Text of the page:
Scores of people marched to the beat of drums through the Village of Hempstead Monday in the 22nd year of a commemoration that seeks to celebrate and bring awareness to the nation's struggle for civil rights.
The Rev. Dr. Martin Luther King Jr. Parade called on participants "to unite to make his dream a reality" in a year marked by protests in the aftermath of police killings of unarmed black men, said Waymon Speight, president of the Hempstead-based United People Organization behind the march.
King's message, Speight said, can heal communities.
"It's about love. It's about peace. It's about unity," Speight, 48, said of King's legacy and the event. "It's not about being separated" but about marching "for the one that started all the marches" propelling the U.S. civil rights movement.
Cadets from the Junior Reserve Officers' Training Corps at Aviation High School in Long Island City, Queens, and a fleet of fire trucks from the Hempstead Fire Department were bookends to the parade. Some walked in silence, others singing "We shall overcome; we shall overcome; we shall overcome, some day."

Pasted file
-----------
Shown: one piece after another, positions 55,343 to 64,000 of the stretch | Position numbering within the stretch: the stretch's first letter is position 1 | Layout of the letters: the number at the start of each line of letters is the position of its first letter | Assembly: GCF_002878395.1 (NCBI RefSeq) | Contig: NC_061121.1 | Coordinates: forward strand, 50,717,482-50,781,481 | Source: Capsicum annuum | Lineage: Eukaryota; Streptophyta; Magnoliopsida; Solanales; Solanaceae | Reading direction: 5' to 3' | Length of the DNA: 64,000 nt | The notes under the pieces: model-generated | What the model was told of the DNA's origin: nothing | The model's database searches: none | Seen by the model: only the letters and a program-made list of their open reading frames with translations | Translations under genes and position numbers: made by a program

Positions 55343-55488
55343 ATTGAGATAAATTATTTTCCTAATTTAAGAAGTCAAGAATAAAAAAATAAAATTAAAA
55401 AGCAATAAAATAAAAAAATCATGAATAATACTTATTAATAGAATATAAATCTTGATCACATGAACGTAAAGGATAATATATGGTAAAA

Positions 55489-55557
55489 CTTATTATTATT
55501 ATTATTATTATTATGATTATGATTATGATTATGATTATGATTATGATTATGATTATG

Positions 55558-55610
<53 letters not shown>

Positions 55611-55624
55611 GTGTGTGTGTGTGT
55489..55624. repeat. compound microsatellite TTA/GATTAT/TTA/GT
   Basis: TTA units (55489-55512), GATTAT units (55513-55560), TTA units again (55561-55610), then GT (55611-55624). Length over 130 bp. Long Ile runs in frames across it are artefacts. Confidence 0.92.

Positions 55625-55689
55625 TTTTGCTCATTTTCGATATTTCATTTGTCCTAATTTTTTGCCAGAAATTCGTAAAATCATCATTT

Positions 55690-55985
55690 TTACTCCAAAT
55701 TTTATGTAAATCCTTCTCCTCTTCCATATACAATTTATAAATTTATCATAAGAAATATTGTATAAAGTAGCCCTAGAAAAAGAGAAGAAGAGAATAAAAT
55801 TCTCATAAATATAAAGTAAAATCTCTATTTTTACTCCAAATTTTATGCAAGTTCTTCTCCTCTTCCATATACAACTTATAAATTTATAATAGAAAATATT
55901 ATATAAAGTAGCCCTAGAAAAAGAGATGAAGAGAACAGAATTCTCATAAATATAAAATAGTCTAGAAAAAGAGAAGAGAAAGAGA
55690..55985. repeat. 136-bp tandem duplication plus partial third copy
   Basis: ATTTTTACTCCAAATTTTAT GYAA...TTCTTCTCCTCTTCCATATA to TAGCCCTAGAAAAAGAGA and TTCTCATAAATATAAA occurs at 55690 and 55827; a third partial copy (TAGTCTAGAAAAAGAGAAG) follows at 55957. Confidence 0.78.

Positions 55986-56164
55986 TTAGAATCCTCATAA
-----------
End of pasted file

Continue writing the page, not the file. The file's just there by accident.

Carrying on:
More than 200 people gathered for a celebratory program at Miracle Christian Center.
Keynote speaker Waylyn Hobbs Jr., a Village of Hempstead deputy mayor who is also a preacher, told the crowd to "keep dreaming" and spreading King's message.
"We are here today to not only celebrate the birthday but the life and the legacy of Reverend Doctor Martin Luther King, a man who not only worked for the civil rights of African-American people but for the rights of all people," Hobbs said. "In light of everything that's been going on in our nation today, it is stated that black lives matter, but I stopped by to let you know today that all lives matter."
Several speakers, such as Village Mayor Wayne Hall, said young people in minority communities should be the priority in carrying out King's dream.
Hall said the focus should be on education "to make black and brown young men successful" so that they can "sit in boards, not in East Meadow" where the county jail is located.
Bridgit Lyons, 48, a Baldwin resident, was off from work as a fifth-grade teacher in East New York, Brooklyn. But she made sure she took her daughter Autumn, 6, to the 9 a.m. march.
"A lot of our youth don't realize why they have what they have, why they just can be able to go to school and have equal opportunity as others," Lyons said.
"They don't understand that it hasn't always been that way, that only about 50-some odd years ago we weren't allowed . . . because of the color of our skin."